It’s that time of the year again when kids get to dress up as their favorite characters, go trick or treating, and get as much candy as they can.
Halloween is right around the corner and Dr. Kit Young Hoon Medical Officer of Health for the Northwestern Health Unit outlines COVID-19 safety measures to keep kids safe.
“The safety measures for Halloween focus on the same basic principles that we always talk about,” said Young Hoon.
The NWHU has outlined the following recommended safety measures for Halloween:
When trick-or-treating door-to-door:
• Stay home if you have symptoms, even if they are mild.
• Trick-or-treat outdoors. If trick-or-treating indoors, maintain physical distancing and wear a face covering.
• Make a face covering part of your costume. A costume mask is not a substitute for a face covering and wearing a costume mask over a non-medical mask can make it hard to breathe.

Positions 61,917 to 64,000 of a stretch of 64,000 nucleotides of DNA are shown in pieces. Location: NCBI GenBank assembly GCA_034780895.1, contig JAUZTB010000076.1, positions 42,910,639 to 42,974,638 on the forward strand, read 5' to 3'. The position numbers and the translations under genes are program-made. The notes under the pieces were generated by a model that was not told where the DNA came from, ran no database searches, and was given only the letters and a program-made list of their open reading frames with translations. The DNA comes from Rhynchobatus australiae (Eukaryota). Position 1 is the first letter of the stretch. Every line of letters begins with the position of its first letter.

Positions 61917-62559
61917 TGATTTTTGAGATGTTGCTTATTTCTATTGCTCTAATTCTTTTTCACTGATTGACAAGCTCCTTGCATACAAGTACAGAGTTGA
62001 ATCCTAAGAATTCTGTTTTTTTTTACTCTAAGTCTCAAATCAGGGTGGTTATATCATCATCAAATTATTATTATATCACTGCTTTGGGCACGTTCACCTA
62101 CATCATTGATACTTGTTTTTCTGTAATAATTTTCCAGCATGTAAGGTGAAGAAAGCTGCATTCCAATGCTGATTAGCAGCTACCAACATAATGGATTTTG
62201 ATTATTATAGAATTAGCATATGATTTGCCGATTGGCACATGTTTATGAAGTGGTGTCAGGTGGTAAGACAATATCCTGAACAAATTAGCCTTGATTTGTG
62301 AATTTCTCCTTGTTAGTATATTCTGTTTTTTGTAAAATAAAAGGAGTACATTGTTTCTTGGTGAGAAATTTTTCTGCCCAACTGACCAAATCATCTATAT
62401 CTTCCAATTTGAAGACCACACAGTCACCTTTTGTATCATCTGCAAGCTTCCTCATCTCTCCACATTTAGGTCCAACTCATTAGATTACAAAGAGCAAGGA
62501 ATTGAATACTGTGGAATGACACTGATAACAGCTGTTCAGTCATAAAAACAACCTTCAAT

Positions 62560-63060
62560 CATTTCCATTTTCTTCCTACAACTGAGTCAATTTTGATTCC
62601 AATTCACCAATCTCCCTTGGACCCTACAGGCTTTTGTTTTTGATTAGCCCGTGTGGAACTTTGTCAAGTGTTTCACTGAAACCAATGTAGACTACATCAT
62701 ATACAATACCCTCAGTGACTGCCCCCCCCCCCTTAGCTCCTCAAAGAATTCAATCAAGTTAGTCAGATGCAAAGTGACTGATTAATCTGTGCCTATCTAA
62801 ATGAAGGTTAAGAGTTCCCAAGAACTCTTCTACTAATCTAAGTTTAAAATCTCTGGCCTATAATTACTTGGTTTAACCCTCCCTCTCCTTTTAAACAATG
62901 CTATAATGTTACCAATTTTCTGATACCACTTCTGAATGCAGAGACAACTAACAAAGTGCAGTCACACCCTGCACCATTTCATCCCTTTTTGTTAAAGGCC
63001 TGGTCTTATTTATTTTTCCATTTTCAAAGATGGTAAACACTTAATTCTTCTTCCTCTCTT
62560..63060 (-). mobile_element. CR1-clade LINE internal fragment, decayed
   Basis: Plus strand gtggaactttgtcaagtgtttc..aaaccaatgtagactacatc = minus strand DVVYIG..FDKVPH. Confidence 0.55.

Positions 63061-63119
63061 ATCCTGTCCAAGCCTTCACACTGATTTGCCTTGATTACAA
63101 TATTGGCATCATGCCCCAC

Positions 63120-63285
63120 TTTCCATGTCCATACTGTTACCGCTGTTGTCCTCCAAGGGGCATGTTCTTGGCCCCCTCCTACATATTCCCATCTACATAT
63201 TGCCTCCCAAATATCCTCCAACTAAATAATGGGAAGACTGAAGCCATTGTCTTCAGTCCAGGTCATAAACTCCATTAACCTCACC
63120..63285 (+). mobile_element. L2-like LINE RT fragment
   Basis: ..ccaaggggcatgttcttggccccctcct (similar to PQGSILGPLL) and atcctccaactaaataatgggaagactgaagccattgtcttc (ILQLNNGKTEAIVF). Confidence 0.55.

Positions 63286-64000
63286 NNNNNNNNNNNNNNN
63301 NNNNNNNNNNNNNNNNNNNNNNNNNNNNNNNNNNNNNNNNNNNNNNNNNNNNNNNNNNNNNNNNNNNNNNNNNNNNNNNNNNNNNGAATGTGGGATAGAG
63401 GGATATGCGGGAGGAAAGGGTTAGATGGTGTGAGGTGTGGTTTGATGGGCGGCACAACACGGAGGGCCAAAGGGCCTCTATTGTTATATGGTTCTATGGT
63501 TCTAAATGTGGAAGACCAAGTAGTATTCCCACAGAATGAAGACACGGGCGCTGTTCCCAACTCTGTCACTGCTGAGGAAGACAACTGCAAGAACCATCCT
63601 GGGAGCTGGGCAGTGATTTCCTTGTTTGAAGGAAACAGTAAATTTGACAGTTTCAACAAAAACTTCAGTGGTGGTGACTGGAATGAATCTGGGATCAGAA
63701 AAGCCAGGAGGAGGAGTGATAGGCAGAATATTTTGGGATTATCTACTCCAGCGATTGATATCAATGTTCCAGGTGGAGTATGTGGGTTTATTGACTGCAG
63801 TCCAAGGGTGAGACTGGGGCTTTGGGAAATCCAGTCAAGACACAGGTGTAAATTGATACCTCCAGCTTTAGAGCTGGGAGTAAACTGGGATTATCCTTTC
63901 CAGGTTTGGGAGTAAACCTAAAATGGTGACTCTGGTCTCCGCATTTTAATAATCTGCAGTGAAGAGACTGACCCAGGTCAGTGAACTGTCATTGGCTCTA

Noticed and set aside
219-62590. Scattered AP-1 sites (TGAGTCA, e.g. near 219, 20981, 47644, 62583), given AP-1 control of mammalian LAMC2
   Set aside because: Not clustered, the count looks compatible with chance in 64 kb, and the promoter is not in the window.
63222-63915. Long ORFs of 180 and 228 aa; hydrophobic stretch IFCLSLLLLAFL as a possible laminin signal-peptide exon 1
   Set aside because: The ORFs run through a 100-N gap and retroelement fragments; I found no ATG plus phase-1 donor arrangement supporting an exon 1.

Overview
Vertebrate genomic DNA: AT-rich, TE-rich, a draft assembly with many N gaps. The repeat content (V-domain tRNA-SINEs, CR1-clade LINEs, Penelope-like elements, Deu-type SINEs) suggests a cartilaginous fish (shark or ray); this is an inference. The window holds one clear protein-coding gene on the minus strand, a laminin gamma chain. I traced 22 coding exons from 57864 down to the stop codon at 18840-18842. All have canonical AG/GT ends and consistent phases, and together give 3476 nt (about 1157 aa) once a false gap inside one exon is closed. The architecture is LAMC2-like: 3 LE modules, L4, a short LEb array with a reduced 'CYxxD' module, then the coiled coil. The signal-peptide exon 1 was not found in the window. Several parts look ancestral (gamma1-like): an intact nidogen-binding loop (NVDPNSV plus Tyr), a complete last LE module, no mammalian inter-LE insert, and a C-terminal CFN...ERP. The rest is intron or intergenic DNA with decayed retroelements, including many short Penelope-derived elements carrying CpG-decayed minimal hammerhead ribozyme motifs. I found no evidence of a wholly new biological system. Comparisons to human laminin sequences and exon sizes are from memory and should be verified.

• Take turns on doorsteps to avoid crowding.
• Keep all visits short with people giving out treats.
• Use hand sanitizer often:
• before and after handling your face covering
• after touching frequently touched surfaces
• when you arrive home from trick-or-treating
• before and after handling or eating treats
When handing out treats:
• Do not participate if you have symptoms, even if they are mild.
• Keep trick-or-treat visits short.
• Consider wearing a face covering when physical distancing cannot be maintained.
• Only give out purchased and packaged treats.
• Clean your hands often throughout the evening using soap and water or hand sanitizer
Halloween was a go last year in the NWHU region as similar COVID-19 measures were in place, but some regions in the province were recommended against trick or treating.
The vaccine coverage rates continue to climb in the NWHU area and across the province.
The latest statistics for the NWHU catchment area show 88.1 per cent of those aged 12 and older have received at least one dose of the COVID-19 vaccine, and 81.7 per cent are fully vaccinated.
Provincially 87.5 per cent of the eligible population have received their first dose while 83.2 per cent of Ontarians are fully immunized.